Going gluten free has been all the rage lately, and there’s definitely a lot to be said for cutting gluten out of your diet. However, there is a wide range of gluten sensitivities and allergies that could be present, and also a range of reasons why you might consider going gluten free. It’s important to understand what gluten is, and the benefits of avoiding it.
Gluten is the protein in wheat and other glutinous grains, which include barley, spelt, rye and oats. You can think of gluten as the component of bread products that gives it that sticky, fluffy texture. Due to its ability to bind, it is also used in endless products (food and other) such as ice cream, condiments, soy sauce, shampoo and personal hygiene products.
See a complete list of foods that contain gluten here.
Celiac disease (CD) is an autoimmune disease that is the most extreme end of the gluten sensitivity spectrum. If you suffer from celiac disease, you will have extreme reactions to gluten, often even if you eat foods that have been prepared in the vicinity of gluten and were cross contaminated. Shockingly, it is suspected that 80% of CD sufferers are undiagnosed. However, you don’t have to have full-blown Celiac Disease to experience problems stemming from gluten in the diet, or to benefit from going gluten free.
If you suspect a gluten sensitivity or allergy, you can undergo an elimination diet for a month or two where you cut gluten out completely (and this means NO cheating, 100% elimination), and then re-introduce it to see if symptoms are provoked. This is the best way to assess sensitivity, because often, they are difficult to test for (except in the case of CD).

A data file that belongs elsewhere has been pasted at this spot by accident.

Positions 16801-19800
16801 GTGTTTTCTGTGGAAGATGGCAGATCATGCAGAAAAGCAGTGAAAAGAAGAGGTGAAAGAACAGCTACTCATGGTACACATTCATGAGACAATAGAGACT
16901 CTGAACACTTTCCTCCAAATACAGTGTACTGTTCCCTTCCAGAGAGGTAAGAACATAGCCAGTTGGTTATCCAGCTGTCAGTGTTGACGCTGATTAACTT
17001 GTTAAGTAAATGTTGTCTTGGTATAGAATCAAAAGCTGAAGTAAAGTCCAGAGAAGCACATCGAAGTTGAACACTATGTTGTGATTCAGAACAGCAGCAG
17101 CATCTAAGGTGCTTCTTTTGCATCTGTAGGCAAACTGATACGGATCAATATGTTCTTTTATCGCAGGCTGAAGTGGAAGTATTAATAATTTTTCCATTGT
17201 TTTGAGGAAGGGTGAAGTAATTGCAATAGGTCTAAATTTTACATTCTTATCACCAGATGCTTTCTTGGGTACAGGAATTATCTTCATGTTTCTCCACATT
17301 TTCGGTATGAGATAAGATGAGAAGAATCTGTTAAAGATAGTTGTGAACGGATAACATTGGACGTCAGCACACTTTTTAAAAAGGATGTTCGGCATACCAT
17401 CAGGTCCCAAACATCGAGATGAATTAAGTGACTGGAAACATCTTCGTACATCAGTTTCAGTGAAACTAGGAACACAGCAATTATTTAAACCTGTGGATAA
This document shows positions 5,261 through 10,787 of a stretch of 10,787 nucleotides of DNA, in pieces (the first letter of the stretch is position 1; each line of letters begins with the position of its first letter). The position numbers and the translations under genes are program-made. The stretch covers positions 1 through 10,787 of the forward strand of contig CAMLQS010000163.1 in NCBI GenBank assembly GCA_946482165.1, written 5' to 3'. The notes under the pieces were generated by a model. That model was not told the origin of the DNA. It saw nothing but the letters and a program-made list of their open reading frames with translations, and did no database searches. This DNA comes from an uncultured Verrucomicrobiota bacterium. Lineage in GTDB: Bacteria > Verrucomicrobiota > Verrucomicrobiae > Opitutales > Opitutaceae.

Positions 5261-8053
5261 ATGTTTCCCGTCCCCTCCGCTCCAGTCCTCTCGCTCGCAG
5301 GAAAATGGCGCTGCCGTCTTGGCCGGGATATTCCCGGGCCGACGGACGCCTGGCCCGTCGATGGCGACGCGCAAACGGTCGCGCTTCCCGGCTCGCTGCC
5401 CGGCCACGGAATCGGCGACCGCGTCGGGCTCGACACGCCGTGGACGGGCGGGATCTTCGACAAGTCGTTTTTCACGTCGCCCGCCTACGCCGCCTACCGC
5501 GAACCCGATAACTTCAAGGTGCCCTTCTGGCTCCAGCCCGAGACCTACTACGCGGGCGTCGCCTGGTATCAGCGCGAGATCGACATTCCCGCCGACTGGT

Common symptoms of gluten intolerance include:
- Muscle weakness
- Brain fog
- Skin problems such as acne
- Joint and bone pain
- Bloating and gas
- Chronic diarrhea or constipation
How Gluten Causes Problems
The primary phenomenon at the root cause of many conditions connected to gluten is called leaky gut syndrome (otherwise known as increased intestinal permeability). When a sensitivity or allergy to gluten is present, the lining of the gut becomes damaged over time, meaning that toxins and molecules pass through the bloodstream that should not be allowed to enter. But, since the gut lining has been damaged, these molecules are allowed to pass through, and the immune system launches an attack. This creates generalized inflammation, which is a major contributor to the health conditions mentioned above, as well as hormonal imbalances and weight loss resistance (the inability to lose weight).